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Deimos, Sept 23

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#1 rehling

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Posted 24 September 2020 - 12:03 AM

I had long meant to try to image the moons of Mars, but terrible weather during the 2018 opposition took my mind off it. Last night, Phobos was directly in front of Mars, but Deimos was located close to the apsa to Mars' right. I knew that glare would be the source of the challenge, so my first thought was to image it in blue, and that proved to be quite easy, so I followed it up with green and red, and produced the following image of Deimos to the right of overexposed Mars. At least one other dim star is visible elsewhere in the image.

 

C9.25", ASI-1600mm with filters. 100ms / frame exposure.

 

Tomorrow, Phobos and Deimos will both be in relatively favorable positions, so I will try to capture the whole Mars system at once. Phobos will undoubtedly be harder to separate from the glare of Mars, but I don't see a show stopping obstacle to doing so.Deimos 2020093 RGB.jpg

 

 


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#2 rehling

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Posted 25 September 2020 - 10:17 AM

And here is the whole system, using a blue filter, on September 25 at 0902 GMT.

 

Phobos moves very fast – 8 hour orbital period. I timed my photo to capture Phobos at the apsa of its orbit, which also happened to occur with the martian system near culmination. I also performed an unsharp mask operation in Photoshop: I copied the image as a layer over itself, gaussian-blurred it at a radius of 12 pixels, and subtracted from from the original image at an opacity of 96%. Then cranked up the brightness of the resulting image to get this. I was pleasantly surprised to see Phobos and Deimos both, quite easily, with Phobos even brighter than Deimos.

 

I have other images yet to process to show the moons in motion, in color, and with Mars at a non-glare level of illumination, but the basic mission to capture Phobos and Deimos in the same image was accomplished!

 

Mars 20200925 Sys B.jpg


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#3 zjc26138

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Posted 25 September 2020 - 12:52 PM

Fantastic capture!


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#4 jerobe

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Posted 25 September 2020 - 01:39 PM

This is the first time I have seen both moons in a Mars image.  Fine work and thanks for sharing!


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#5 Magnus Ahrling

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Posted 25 September 2020 - 03:38 PM

Mars and it`s moons. Great imagewaytogo.gif  Thanks for sharing.

 

Magnus


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#6 sunnyday

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Posted 25 September 2020 - 04:14 PM

bravo . shocked.gif


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#7 Mike Phillips

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Posted 25 September 2020 - 10:10 PM

I like the idea of using a blue filter, will try.  Great shot!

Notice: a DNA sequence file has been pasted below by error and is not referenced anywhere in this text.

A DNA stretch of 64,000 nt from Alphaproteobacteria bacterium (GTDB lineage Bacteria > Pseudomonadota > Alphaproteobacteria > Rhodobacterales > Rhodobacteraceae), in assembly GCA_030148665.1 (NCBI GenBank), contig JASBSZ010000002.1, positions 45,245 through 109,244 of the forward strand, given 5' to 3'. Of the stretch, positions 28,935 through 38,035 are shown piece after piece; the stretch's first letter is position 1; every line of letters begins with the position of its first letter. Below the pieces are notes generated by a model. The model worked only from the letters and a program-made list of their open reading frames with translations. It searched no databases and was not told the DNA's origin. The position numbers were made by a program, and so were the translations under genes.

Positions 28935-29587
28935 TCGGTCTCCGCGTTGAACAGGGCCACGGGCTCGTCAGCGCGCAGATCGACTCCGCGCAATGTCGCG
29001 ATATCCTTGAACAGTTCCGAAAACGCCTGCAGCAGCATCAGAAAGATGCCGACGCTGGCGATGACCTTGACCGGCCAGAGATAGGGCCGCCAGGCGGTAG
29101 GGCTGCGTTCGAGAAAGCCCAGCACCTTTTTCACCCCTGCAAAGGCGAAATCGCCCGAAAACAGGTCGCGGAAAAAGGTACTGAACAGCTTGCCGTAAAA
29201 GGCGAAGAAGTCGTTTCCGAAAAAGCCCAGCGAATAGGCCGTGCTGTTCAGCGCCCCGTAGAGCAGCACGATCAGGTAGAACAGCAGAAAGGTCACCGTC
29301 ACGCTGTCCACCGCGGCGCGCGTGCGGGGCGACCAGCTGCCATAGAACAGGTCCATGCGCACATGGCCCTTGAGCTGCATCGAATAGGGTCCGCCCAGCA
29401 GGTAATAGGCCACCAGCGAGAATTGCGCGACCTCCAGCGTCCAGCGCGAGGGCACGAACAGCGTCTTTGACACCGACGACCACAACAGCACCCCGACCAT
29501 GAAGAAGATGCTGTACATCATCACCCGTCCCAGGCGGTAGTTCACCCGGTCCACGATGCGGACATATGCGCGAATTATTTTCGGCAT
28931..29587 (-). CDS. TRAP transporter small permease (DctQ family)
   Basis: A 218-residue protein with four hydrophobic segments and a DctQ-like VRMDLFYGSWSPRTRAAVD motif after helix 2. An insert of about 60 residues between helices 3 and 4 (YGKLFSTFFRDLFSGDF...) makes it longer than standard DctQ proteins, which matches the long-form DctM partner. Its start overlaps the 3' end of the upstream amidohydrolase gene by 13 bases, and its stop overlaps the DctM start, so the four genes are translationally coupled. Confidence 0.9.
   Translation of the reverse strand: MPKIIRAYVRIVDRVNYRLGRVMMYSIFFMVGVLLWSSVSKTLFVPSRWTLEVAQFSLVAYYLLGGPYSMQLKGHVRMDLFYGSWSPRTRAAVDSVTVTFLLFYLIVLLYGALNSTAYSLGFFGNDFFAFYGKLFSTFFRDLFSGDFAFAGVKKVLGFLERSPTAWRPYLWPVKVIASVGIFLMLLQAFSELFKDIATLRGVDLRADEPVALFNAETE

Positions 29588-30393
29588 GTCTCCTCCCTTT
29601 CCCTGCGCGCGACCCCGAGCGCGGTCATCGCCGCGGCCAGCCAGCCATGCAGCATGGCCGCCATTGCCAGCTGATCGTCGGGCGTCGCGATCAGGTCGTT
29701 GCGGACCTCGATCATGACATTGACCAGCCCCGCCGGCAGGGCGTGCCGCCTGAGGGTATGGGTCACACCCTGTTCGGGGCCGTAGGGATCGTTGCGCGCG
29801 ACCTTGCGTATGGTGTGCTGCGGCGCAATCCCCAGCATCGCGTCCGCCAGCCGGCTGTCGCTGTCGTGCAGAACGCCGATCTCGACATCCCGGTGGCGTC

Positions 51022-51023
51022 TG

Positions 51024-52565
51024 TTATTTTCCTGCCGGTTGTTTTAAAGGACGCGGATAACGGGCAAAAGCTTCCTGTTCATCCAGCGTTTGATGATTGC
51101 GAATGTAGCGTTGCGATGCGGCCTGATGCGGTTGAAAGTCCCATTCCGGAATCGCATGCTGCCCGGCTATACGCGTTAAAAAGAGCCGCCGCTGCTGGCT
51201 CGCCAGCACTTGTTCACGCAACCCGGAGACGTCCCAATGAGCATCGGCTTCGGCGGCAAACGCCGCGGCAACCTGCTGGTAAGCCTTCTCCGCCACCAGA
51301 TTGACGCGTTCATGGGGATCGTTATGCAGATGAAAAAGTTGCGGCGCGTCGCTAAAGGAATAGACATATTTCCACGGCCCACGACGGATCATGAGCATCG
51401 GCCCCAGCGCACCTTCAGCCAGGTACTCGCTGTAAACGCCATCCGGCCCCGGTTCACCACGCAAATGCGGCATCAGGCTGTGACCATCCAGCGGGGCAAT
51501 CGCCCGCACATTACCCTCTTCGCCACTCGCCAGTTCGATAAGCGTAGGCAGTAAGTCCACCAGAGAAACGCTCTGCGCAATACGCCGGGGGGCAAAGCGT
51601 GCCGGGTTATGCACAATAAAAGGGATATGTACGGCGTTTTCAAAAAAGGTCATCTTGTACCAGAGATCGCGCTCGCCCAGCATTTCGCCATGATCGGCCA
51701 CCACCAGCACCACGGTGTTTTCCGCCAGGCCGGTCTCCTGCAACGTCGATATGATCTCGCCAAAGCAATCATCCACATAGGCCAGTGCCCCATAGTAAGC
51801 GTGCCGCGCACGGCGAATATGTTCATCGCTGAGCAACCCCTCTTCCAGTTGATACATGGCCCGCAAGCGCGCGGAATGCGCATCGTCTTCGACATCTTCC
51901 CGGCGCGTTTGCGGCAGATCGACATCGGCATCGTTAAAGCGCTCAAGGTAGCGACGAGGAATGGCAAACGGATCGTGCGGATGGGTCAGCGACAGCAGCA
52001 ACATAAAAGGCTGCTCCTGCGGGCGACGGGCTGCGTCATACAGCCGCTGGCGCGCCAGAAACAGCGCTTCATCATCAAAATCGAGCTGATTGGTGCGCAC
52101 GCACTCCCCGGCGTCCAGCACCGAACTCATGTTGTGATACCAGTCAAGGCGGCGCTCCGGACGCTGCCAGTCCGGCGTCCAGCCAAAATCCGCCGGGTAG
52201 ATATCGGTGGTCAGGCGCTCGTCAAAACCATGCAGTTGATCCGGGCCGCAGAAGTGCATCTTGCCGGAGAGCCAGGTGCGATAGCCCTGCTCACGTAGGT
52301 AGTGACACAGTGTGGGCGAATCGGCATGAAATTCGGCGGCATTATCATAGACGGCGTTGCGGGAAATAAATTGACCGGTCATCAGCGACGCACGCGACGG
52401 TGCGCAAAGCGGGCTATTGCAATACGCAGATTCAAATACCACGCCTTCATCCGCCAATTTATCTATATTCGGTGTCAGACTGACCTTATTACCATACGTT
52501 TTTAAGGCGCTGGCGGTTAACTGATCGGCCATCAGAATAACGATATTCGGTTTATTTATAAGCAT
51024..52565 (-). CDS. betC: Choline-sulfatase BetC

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#8 rehling

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Posted 26 September 2020 - 01:37 AM

Two more products from last night's shoot:

 

1) The colorized version of the Phobos and Deimos shot with a color photo of Mars taken at the same time at much shorter exposure time and lower gain.

 

2) The blue filter shot of Phobos and Deimos animated with another shot taken 30 minutes later. Again, Mars inserted from a non-glare image. You can also see Mars rotate.

 

Phobos appears to one side or the other of Mars every 4 hours so the opportunities to capture a picture like this come around pretty often – even twice in one night would be possible!

 

The moons just make for a few pixels in the image, but they really add something, I think, to the scene. Mars isn't just a globe but a system.

 

Mars Sys 20200925 RGB.jpg

 

Mars Sys 20200925 B.gif


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#9 Foc

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Posted 26 September 2020 - 02:07 AM

Inspirational work!   I have been waiting quite a while for seeing to steady a bit to give this a go.  Where is the most convenient source to get the moon orbital data from?



#10 rehling

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Posted 26 September 2020 - 03:48 AM

Thanks!

 

I've been using the Solar System Simulator at JPL:

 

https://space.jpl.nasa.gov

 

The only snag is that the moons are so small they appear almost as pixels in renders of Mars. To figure out what Phobos was doing on a given night, I just chose Phobos as the object to center upon, then iterated times one hour apart, saving the jpgs to my computer, and Mars appears to move around Phobos.


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#11 rehling

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Posted 26 September 2020 - 03:50 AM

This is the first time I have seen both moons in a Mars image.  Fine work and thanks for sharing!

It's funny, but now that I think of it, it may be the first time I've ever seen both of them in the same image, ever, including from spacecraft. Perhaps I'm wrong and it just slips my mind.




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